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How and why to train supervisors to prevent sexual harassment

Sexual harassment is a form of sex discrimination that violates Title VII of the Civil Rights Act of 1964 (Title VII) and its state and local equivalents. Failure to proactively address sexual harassment in the workplace can result not only in costly litigation for an employer, but also in loss of productivity, negative publicity, damage to employee morale, and high turnover rates.

Sexual harassment prevention training is a way for employers to educate employees on sexual harassment laws, minimize the risk of sexual harassment in the workplace, and convey the employer's zero-tolerance policy for this conduct.

Following the #MeToo movement, which began in late 2017, many jurisdictions enacted laws to require sexual harassment prevention training or revised existing laws to expand training coverage. For example, several states including New York, California, Connecticut, and Maine, and major cities including New York City, require employers to train supervisors on sexual harassment prevention. Other states such as Colorado and Massachusetts do not require the training but highly encourage it.

The training requirements vary by jurisdiction but generally must include a definition of sexual harassment, examples of unlawful conduct, reporting procedures, remedies, and strategies to prevent sexual harassment. California, for example, additionally requires trainers to meet certain education and experience criteria. Some jurisdictions also mandate the frequency of the training (for example, on an annual basis).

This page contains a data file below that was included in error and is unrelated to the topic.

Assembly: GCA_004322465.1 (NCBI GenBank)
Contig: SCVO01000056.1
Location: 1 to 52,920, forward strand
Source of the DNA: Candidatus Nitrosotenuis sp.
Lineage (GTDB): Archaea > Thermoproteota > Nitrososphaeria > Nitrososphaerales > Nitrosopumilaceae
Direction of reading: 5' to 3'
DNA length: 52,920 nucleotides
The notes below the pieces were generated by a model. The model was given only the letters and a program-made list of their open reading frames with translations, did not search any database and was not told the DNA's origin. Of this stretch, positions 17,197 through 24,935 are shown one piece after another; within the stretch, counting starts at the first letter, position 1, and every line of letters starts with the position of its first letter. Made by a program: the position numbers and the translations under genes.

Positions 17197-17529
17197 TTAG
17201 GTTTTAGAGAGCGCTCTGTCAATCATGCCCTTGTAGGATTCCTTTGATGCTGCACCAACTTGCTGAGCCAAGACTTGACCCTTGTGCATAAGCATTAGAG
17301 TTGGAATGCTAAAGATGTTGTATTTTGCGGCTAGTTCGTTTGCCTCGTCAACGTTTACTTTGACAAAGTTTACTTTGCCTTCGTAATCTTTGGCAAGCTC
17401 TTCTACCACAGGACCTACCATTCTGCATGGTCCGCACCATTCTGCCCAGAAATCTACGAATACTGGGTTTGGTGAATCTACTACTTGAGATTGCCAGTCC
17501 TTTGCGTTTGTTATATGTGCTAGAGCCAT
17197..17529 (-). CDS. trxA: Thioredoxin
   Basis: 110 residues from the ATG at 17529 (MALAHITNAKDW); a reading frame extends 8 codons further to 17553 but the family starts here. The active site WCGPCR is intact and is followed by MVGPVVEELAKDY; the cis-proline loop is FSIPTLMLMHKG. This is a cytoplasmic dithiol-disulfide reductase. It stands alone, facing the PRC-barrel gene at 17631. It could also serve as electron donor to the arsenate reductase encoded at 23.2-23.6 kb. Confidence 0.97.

Conducting anti-harassment training of supervisors is good practice, even if not required by the jurisdiction or jurisdictions in which an employer has employees, because it:

  • Ensures that supervisors understand the law of sexual harassment and that this conduct is not tolerated in the workplace.
  • Avoids or minimizes legal liability which can divert the company's resources and time.
  • Avoids demoralization and employee turnover in the workplace.
  • Avoids negative media attention and other damage to the employer's reputation.
  • Avoids the punitive damages that may be awarded in litigation as a result of failure to provide training.
  • Demonstrates to the Equal Employment Opportunity Commission (EEOC) and state fair employment practices agencies (FEPAs) that the employer is committed to providing a workplace free from unlawful sexual harassment.
  • Preserves the potential availability of a federal Faragher-Ellerth defense.

Practical Law provides thousands of immediately useful resources for working in-house attorneys, including Sexual Harassment Prevention Training for Supervisors: Presentation Materials, an updated presentation deck ready to be customized to fit your company. You can access that deck with a free trial to Practical Law today.

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